Breaking the Monotony

Syd is only concerned about the availability of the spring grass. Photo by Michelle Wadley.

Today I got some bad news. Okay. Wait. Everyone take a deep breath. I don’t have the virus. All my people and my horse are fine. Not that kind of bad news. Thank goodness!!! No. Today I had a job interview. It seemed like the perfect fit for the perfect job. And it probably was. There was only one problem. I had to move. To another state. And … I can’t do that. (Deep sigh.) Game over.

In normal, pre-coronapocalypse times, the above scenario would not have affected me so much, but a good amount of time has passed since my interview, and I still feel like bawling. WHY?! I’m not a big crier. In fact, I cry more when I’m angry or at a sad animal movie (why do they ALWAYS have to be sad? Why do they always involve death?) than I do when I am actually the sad one. Well, the reason is simple. After weeks of being shut off from normal human contact and interactions, my emotions have had enough. More than enough. Breaking points are imminent, and today I think I must have reached mine.

I tend to be a “glass half full” kind of a gal. (Again with the “not a big crier thing…) I have weathered a lot of storms in my 51 years. I’m like a weeble; I might wobble, but I will get back up. (Oh C’mon! Please tell me I’m not the only one that remembers that toy!) And I think most eventers (and really most horse people) tend to have that kind of outlook. The harsh reality is we’re kinda used to hard knocks. Hard knocks go hand in hand with horses. But this coronavirus thing … It is truly a horse of a different color.

My son searches for crawdads. Photo by Michelle Wadley.

Yesterday afternoon my husband, my seven year old son and I took a walk through our neighborhood. In a very welcome break from a particularly wet month or so, we were treated to a glorious, cloudless blue sky and temperatures in the upper 70s. (It was so warm that my child thought it would be big fun to “swim” in the creek that runs through said neighborhood and catch crawdads. I have the next Steve Irwin on my hands.) What was heart wrenching about the experience were the people we chanced upon. Controlling the spread is not just about touching or social distancing anymore. It’s becoming more and more about total isolation. And not just the physical kind. It’s so sad! People are afraid to even make EYE CONTACT with each other. And the shock that registers when you smile at them…it’s as though you shot a bullet their way.

In my last blog, I talked about the need to stay grateful in the current climate. And I am grateful. I am very blessed that my family has stayed healthy. I can still go to the barn to see my pony and ride, which in these days of homeschooling and closures is probably the only thing keeping me sane. And I realize that a lot of folks are not so lucky. Hospitals are still treating people for things other than COVID-19, barns are closing, and more lockdowns are happening everyday.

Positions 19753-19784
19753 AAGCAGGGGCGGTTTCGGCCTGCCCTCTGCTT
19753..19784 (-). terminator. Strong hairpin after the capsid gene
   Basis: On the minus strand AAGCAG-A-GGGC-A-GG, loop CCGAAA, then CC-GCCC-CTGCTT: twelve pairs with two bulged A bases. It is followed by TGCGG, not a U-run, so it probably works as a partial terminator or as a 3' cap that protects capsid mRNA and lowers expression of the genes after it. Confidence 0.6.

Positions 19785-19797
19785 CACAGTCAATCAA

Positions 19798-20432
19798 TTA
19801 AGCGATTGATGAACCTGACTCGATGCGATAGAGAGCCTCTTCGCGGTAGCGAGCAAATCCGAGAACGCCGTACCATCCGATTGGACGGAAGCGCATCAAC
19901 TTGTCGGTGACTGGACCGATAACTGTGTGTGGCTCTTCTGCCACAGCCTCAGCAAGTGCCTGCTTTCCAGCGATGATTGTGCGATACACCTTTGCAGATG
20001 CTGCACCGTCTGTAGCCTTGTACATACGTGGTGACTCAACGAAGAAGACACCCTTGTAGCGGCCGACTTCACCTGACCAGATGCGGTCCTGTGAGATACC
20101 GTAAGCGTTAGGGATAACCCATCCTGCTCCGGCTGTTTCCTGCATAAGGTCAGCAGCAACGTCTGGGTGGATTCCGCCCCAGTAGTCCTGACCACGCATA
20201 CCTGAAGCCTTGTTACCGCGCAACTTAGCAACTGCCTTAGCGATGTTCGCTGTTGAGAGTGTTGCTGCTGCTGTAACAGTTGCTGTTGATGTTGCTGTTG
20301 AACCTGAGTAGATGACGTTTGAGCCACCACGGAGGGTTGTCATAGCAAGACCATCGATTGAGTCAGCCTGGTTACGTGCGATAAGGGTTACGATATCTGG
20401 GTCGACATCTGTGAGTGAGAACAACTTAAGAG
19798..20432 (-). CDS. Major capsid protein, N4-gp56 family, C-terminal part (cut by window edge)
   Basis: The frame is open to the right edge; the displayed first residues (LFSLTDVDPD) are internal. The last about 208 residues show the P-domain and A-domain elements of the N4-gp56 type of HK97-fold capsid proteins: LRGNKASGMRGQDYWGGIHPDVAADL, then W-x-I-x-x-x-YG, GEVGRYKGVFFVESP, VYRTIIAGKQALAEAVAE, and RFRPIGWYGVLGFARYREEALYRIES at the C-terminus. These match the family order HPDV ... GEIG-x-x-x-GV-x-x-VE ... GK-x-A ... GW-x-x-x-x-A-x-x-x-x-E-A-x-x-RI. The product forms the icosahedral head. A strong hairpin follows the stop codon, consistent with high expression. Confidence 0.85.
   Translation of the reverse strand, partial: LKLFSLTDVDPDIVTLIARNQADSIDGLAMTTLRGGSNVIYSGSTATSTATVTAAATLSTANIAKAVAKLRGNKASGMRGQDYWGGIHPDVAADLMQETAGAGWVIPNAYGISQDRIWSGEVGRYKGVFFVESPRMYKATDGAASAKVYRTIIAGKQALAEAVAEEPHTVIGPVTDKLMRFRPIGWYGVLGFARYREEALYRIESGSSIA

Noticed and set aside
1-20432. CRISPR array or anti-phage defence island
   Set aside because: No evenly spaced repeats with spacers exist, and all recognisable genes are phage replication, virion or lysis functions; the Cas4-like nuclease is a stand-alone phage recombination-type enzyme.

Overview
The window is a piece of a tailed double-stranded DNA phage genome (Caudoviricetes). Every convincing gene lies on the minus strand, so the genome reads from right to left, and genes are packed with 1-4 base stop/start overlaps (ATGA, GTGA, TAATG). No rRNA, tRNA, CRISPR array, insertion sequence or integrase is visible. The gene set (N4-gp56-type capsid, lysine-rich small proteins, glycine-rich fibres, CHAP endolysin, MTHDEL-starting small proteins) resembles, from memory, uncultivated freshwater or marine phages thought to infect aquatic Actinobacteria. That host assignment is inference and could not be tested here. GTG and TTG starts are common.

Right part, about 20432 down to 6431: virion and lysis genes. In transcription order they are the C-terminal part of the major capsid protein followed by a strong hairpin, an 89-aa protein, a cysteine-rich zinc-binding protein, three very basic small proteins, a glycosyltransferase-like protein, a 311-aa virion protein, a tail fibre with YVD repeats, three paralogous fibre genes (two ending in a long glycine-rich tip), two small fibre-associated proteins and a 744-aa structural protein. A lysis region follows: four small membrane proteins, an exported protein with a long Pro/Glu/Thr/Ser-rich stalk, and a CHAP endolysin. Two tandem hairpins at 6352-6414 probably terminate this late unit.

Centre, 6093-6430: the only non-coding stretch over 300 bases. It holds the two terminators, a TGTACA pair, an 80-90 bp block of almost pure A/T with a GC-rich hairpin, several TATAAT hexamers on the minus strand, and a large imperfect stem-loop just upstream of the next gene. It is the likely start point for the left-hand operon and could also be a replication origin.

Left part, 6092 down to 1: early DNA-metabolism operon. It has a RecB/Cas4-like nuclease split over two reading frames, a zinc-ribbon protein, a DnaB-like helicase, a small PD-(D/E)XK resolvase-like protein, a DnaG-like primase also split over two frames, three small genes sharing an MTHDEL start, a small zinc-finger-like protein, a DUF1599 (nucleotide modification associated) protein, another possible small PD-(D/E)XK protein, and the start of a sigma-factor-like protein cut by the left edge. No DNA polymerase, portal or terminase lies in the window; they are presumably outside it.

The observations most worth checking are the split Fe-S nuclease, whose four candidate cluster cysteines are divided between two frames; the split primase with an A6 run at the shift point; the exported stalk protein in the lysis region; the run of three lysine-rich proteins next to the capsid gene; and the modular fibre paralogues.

In a world that feels increasingly like that old Bruce Willis movie “Surrogates,” we CANNOT become used to not interacting with each other, whether through a smile, a nod, a wave or a simple “Hi!” We must find ways to break the monotony of our isolation. Facetime, Zoom, TikTok, Boomerang, YouTube … whatever ya got. Babies are still being born; kids are still catching toads and riding bikes; books (and blogs) are still being written; my horse is still a spearmint hog (he prefers the green mints;) my cat still wants to eat my guinea pig; and the sun is still shining (sometimes.)

Take this crisis seriously, yes. But also, remember that we are all still human. I hope. (I might have watched too much science fiction lately.) We are all feeling the pressure of being stuck at home or stuck alone or stuck at home alone. And don’t forget those of us fighting this thing from the frontlines: the healthcare professionals and firefighters and policemen, even our military. ALL of us could use a little grace and a little caring and a little humanity. And for sure we could use a little laughter. So post those funny memes and videos. Laughter is the very best way to break the monotony. And hopefully, very soon we will all be able to get back to doing what we love. Maybe we’ll even find new things we love, which is one more way to break the monotony.

Stay safe, try to laugh, and hopefully soon we can…
Go eventing.

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